In the above example with combination circuits up to 3500W (291A max), we would use 50mm2 cables between two batteries (145.5A is less than 150A, so we fall within 50mm2) and 90mm2 cables between three batteries (194A is less than 200, so we enter 90mm2).

This, always remaining under a voltage (and thus power) drop of 1 percent.

NOTE: As the current intensity (amperes) within the cable increases, the relative distance in the range of centimeters changes little/no maximum electrical capacity. As you can see from the table, a 0.50m long cable or a 1m long cable have the same maximum electric current carrying capacity above 50mm2 in cross section (the short cable, gets much hotter).

 

 

CALCULATE THE 12V CABLE CROSS SECTION BETWEEN BATTERIES AND BUS BARS

The section of the 12V cable between batteries and bus bars is calculated taking into account the maximum possible consumption of your equipment.

Continuing with the previous example, if your power consumption is in the range of 3500W maximum, the cables (red/positive and black/negative) between batteries and bus bars should conduct 3500W/12V=291Ampere maximum. 

In this case, looking at the table above, you will notice that even the 120mm2 seems tight, and you would even have to go up to a giant cable of 150mm2 (to stay under 1% voltage drop in all cases).

That said, since in real life you rarely (if ever!) use all electrical equipment to the maximum at the same time, you can safely choose 120mm2 cable, protecting it with a 250A or 300A fuse :).

Having made this observation, wiring your batteries/bus bars with a cable as close as possible to the cross-section shown in the table will allow you to minimize the system’s voltage drop (energy being lost in heat), and maximize the energy efficiency of your system ๐Ÿ™‚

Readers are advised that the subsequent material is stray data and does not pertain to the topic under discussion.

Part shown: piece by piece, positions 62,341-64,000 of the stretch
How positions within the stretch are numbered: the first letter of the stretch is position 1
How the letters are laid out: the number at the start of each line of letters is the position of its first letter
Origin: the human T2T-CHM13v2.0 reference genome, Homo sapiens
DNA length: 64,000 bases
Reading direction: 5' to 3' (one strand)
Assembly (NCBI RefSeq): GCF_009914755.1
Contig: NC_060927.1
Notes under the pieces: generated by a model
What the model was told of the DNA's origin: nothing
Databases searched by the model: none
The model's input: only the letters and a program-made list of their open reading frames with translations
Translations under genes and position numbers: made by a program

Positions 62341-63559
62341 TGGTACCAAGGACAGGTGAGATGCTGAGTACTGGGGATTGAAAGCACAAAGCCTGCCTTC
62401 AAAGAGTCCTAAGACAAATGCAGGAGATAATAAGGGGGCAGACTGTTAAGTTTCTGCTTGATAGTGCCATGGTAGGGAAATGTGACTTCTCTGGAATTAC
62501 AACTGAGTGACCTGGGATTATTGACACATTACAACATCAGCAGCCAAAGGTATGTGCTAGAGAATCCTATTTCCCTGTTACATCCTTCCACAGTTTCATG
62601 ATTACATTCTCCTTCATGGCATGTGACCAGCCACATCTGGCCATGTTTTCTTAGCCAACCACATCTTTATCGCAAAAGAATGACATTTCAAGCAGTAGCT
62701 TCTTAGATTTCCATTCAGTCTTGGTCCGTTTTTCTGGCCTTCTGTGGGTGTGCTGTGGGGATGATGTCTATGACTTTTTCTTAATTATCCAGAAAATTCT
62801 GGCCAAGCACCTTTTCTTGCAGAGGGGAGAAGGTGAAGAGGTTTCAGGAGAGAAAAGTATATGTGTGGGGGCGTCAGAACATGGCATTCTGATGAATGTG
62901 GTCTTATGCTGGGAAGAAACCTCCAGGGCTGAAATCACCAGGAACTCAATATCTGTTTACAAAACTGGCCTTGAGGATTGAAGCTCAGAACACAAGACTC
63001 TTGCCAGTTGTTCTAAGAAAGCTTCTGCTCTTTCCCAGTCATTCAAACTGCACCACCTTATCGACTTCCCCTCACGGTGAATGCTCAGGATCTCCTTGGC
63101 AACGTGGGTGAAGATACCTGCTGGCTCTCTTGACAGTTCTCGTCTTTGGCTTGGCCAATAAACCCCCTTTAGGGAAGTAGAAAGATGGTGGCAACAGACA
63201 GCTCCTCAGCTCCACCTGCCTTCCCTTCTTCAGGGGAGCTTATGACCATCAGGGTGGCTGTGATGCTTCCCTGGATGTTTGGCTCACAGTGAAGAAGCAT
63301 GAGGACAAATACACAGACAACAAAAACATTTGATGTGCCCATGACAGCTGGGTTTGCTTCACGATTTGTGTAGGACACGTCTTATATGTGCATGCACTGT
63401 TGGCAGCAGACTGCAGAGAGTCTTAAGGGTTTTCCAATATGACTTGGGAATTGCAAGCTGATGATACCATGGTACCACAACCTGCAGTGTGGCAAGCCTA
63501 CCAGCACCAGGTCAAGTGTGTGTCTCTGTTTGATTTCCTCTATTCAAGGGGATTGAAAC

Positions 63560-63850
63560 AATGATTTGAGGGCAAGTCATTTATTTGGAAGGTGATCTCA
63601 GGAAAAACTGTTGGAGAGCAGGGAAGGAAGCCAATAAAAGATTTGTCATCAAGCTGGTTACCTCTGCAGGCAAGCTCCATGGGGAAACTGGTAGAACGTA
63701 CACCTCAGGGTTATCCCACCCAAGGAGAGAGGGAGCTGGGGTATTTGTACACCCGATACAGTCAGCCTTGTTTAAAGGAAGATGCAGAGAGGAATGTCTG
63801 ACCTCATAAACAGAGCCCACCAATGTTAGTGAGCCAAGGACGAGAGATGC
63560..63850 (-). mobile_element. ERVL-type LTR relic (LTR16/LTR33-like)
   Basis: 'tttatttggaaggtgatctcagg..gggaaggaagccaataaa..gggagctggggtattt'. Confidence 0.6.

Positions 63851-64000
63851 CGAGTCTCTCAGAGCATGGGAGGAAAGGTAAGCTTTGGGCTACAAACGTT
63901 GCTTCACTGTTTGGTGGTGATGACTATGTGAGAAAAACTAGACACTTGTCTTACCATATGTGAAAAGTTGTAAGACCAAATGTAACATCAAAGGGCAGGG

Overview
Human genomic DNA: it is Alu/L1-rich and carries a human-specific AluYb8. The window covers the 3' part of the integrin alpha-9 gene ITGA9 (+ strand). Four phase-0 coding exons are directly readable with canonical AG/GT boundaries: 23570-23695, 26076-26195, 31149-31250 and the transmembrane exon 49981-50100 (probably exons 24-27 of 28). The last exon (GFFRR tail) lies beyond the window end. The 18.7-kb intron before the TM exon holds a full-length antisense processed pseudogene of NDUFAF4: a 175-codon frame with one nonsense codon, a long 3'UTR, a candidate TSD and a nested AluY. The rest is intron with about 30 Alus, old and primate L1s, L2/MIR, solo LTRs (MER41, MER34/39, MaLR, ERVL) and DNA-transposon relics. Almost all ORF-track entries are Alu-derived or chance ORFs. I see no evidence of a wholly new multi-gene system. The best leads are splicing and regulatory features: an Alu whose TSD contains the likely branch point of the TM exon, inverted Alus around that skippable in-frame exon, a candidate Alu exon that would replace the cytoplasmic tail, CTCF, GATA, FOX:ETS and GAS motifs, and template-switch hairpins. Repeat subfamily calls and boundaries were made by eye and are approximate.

CALCULATE THE 12V CABLE CROSS SECTION FOR AN INVERTER 

Using the above table, you can also calculate the optimal cross-sectional area for your 12V inverter cables:

3000W inverter at 12V (<1m)

Cable cross section: 3000W/12V=250A –> 120mm2 cable

2500W inverter at 12V (<1m)

Cable cross section: 2500W/12V= 208A –> 105mm2 cable

2000W inverter at 12V (<1m)

Cable cross section: 2000W/12V= 166A –> 70mm2 cable

 

 

 

7. Where to Buy Cables for 12V Circuits.

guide to the best RV service batteries - conclusion and insights
A question that many of you have asked me over the past two years is where to find the thick cables.

In fact, in the large chain Brico stores (e.g., Leroy Merlin, EuroBrico, BricoCasa etc.) it is normally easy to find the thinnest electrical cables (1.5mm2, 2.5mm2, 4mm2, 6mm2, 10mm2), but they hardly deal with cables of larger cross sections.

To get the biggest cables at the best price, the ideal would be. Turn to specialized electrical stores near you, who normally sell cables by the meter at really competitive prices and might be able to order you the size cables you need with the appropriate lugs (and if you’re lucky, maybe already crimp them as well!).

 

Alternatively, if you don’t have electrical stores nearby, you can order power cords online, but at a generally higher price:

12V CABLES – ONLINE OPTIONS

 

 

 

 

 

7. Conclusions